Saturday, April 7, 2012

The need to send appropriate messages to African entrepreneurs

I was recently attending a Forum on Science, Technology and Innovation (STI) in Nairobi where I presented "The Link between Building Higher Education Institutions (HEI) and the Labor Market".
This was a good conference organized by the African Development Bank and UNESCO to discuss policies to promote STI in Africa and come up with practical recommendations to be presented to attending ministers.

One speaker was a Professor of Entrepreneurship from a US School of Business. She was a very excited (and maybe exciting for some) speaker, jumping all over the stage during her presentation, a presentation style often appreciated in the US but maybe not so much in Africa.
She presented some "facts" that I have seen before that many CEOs of successful companies are university drop-offs, the two more famous ones being Bill Gates and Steve Jobs. And thus she was offering the proposal that there are other venues to become a successful entrepreneur than the traditional higher education path.

I think that this is sending the wrong message and even more so to an African audience and I wish that my fellow citizens coming to Africa be more sensitive and adapt their message to their audience. This is the minimum respect you need to show when invited in another culture.

First about the fact itself,  it has been shown that university graduates get better jobs and as a result earn substantially more than people who did not completed higher education. That is the real statistic, and successful drop-offs do not represent the majority. Earning more is only a side benefit (but an important one in Africa) from university studies. Probably more important in good universities is the intellectual development and the broader vision acquired not only in the particular subject of the studies, but about the world in general through interaction with professors and colleague students from all over the world. It opens the mind's horizon and expand the limits of what you think is possible. In summary it prepares you becoming an entrepreneur.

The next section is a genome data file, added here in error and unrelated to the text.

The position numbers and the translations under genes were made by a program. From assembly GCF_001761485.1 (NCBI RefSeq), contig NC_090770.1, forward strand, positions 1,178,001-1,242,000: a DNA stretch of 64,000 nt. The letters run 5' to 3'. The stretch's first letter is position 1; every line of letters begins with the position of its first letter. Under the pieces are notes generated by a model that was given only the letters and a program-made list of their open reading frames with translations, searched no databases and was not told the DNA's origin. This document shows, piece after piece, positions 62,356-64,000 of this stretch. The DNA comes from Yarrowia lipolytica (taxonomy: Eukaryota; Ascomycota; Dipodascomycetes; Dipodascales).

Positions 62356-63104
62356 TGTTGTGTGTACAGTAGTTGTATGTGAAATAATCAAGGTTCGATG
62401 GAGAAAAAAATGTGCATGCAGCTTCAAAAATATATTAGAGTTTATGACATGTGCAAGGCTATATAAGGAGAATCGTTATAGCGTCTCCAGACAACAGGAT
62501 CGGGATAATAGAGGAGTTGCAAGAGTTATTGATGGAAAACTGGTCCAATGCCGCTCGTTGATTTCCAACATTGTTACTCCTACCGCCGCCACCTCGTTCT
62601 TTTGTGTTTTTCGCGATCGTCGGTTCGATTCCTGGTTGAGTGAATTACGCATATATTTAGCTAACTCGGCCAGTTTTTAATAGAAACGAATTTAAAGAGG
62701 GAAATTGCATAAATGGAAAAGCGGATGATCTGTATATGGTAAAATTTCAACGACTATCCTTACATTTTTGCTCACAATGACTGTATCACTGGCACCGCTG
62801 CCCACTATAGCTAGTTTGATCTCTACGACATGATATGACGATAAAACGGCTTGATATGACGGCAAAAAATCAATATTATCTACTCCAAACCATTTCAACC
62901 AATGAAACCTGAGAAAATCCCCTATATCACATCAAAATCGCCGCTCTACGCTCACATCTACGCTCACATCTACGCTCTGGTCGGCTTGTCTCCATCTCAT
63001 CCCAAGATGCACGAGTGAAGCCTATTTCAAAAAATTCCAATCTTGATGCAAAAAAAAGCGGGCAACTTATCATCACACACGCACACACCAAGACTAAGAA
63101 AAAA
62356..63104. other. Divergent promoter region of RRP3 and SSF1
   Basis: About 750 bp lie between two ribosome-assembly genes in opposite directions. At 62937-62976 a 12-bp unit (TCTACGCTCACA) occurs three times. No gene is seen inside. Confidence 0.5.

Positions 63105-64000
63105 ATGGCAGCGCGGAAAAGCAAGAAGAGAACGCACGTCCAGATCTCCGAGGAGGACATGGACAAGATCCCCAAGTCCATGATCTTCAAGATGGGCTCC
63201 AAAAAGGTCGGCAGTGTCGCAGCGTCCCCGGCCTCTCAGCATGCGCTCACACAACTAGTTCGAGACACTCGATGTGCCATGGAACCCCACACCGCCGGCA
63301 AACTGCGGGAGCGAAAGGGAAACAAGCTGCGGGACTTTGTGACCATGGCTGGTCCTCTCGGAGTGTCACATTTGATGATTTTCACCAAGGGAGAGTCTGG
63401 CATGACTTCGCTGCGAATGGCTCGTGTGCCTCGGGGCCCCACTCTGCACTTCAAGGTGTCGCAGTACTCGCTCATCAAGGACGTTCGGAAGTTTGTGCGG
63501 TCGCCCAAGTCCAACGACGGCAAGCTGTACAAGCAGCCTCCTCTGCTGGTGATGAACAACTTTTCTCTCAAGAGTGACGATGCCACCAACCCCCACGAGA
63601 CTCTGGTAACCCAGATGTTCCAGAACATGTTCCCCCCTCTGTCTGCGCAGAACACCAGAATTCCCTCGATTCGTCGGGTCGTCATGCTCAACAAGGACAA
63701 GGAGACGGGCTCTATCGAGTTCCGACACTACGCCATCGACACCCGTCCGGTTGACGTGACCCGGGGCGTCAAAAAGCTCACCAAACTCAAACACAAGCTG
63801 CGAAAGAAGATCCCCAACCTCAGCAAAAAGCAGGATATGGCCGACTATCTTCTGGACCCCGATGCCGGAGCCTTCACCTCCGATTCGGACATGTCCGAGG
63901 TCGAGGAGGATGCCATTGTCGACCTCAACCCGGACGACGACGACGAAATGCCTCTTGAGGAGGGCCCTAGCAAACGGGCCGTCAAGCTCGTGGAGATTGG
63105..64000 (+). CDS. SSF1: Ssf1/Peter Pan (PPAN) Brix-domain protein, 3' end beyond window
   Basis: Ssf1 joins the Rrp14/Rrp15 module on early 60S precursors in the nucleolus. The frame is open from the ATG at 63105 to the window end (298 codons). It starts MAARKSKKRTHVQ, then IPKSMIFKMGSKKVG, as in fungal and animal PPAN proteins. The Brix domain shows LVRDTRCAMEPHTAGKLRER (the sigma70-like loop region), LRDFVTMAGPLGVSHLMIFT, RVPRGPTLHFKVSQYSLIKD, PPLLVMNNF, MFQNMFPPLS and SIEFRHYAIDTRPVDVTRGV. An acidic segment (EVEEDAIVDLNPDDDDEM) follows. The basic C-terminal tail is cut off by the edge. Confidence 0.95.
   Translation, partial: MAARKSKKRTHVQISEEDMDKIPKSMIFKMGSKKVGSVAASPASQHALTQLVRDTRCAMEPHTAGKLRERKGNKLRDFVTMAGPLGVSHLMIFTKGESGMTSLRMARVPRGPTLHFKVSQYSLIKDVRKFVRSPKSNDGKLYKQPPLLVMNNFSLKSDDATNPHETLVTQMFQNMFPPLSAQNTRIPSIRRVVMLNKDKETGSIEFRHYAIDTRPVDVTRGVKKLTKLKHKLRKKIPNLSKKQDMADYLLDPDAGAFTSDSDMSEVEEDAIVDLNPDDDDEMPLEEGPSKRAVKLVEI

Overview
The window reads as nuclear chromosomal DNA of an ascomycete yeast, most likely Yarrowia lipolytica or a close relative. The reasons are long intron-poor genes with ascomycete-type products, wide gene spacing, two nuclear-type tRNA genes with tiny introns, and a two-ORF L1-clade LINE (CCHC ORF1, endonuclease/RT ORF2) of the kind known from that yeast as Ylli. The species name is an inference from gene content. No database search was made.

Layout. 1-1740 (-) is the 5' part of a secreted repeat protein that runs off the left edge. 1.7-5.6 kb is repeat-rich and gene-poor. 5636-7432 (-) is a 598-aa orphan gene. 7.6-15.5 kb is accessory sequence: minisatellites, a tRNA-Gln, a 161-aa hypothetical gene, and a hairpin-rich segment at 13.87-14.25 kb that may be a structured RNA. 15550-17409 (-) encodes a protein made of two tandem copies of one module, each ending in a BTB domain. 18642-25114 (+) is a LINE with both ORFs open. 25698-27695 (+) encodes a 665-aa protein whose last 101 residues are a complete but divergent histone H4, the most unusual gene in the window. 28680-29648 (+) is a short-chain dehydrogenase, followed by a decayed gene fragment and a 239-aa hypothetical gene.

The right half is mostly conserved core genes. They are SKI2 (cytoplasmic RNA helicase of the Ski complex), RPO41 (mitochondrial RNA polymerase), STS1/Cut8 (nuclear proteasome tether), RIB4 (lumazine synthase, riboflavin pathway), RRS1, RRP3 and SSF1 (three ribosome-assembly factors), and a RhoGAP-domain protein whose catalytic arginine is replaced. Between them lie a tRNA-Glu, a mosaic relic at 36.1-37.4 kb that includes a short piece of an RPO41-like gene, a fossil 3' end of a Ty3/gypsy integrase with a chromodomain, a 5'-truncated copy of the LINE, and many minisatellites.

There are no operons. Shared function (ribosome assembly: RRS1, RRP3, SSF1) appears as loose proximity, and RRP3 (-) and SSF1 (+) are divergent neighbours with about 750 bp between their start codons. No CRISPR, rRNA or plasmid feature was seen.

Second, the famous drop-offs are not really drop-offs in the sense of people giving up on their studies. They dropped off because they were brilliant minds who felt slowed down by studies and had a passion and vision. Only a minority of drop-offs fall in that category. The others end up failing in their professional life.

Third, many of those drop-offs where sons and daughters of families where money was not a problem (Gates father was a wealthy attorney and his mother was a bank director) so that their family was able to support them. Obviously this is not the case for the majority of African students. In fact many times, their families has to go into debt to support their studies. Those studies are often the only hope for the family. Family in Africa has a different meaning than in the developed world.The social structure of African families is much broader, covering not only the direct family, but all the members of the large family including uncles and aunts, cousins, grand parents, etc. A typical family can exceed one hundred members who all depend and rely on each other. Often, the university graduate of the family who earns a better salary is providing support to the extended family. He or she will intervene in case of problem, e.g. if a member of the family is sick and needs hospitalization.

I'm sure that the professor's objective was to encourage people to pursue all paths to success and that she successfully teaches those paths. My only recommendation is to be more sensitive to the audience and I must recognize that her short speaking time made it difficult to be more appropriate but that is not a reason not to try.

Seeya later alligator...

1 comment:

Joel Rubino said...

Ah c'est ricains.. heureusement que les belges veillent aux grains ;-)